EgyptAir Flight Data Show Smoke Alerts before Crash: Source
TEHRAN (Tasnim) – New clues emerged Friday about EgyptAir Flight 804, but there were no answers as to what caused the plane to go down in the Mediterranean Sea.
There were smoke alerts near the airliner cockpit early Thursday in the minutes before it crashed, according to flight data CNN obtained Friday from an Egyptian source.
The data came through the Aircraft Communications Addressing and Reporting System (ACARS), a data link for sending messages between planes and ground facilities. A screen grab of data has time stamps that match the approximate time the aircraft went missing.
The alerts don't necessarily mean a fire occurred on the plane or that the crew even knew about the alerts, which are automatically transmitted, aviation experts cautioned.
Still missing are the most important clue: the flight data and cockpit voice recorders, sometimes called the "black boxes."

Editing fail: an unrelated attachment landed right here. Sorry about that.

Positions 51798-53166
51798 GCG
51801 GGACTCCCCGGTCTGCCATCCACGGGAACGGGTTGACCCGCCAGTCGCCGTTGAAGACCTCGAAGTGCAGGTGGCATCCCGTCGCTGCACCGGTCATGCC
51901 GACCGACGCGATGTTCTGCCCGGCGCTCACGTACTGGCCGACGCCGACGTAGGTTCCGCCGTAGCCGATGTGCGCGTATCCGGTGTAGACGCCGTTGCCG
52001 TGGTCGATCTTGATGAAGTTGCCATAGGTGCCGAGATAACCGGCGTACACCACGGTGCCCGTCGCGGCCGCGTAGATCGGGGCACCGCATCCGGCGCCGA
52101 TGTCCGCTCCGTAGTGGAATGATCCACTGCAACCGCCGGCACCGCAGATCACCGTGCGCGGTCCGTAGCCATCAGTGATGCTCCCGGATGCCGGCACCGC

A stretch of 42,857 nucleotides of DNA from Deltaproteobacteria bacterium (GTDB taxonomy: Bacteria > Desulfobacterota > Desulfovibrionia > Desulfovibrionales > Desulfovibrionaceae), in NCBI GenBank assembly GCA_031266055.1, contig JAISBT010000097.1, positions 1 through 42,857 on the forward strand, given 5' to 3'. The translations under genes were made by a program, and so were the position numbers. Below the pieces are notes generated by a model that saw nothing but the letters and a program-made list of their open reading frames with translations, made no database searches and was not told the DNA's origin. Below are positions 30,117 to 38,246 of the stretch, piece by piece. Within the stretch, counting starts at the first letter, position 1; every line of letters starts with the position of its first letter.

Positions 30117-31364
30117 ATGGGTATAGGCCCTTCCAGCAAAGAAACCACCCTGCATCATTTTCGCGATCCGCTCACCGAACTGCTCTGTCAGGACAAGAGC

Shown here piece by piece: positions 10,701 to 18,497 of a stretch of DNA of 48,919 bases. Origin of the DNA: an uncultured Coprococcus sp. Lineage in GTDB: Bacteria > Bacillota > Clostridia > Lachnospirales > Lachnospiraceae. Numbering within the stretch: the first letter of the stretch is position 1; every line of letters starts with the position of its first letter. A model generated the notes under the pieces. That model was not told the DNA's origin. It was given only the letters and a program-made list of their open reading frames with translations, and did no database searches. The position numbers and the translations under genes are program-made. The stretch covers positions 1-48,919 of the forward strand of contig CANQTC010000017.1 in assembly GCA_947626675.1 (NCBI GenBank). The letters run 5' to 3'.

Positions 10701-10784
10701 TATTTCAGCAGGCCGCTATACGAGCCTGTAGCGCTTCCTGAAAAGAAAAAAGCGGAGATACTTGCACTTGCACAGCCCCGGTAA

"(The data) doesn't tell us anything, whether it's an explosion because of a bomb or because of a mechanical fault, but immediately it narrows down the area that we're looking at," CNN aviation analyst Richard Quest said. "We're now no longer worried about wings or what else might have happened, or other flight control surfaces."
The plane carrying 66 people disappeared while flying from Paris to Cairo.
Egyptian officials say they suspect terrorism, but no group has come forward to claim credit.
No survivors have been found, but searchers in the Mediterranean Sea located debris on Friday, including suitcases and human remains.
Aviation experts held different views of what the ACARS data may signify.
There were indications of problems with a heated window in the cockpit, a sliding window in the cockpit, smoke in the lavatory, smoke in the avionics compartment below the cockpit, a fixed window, the auto pilot and the flight control system.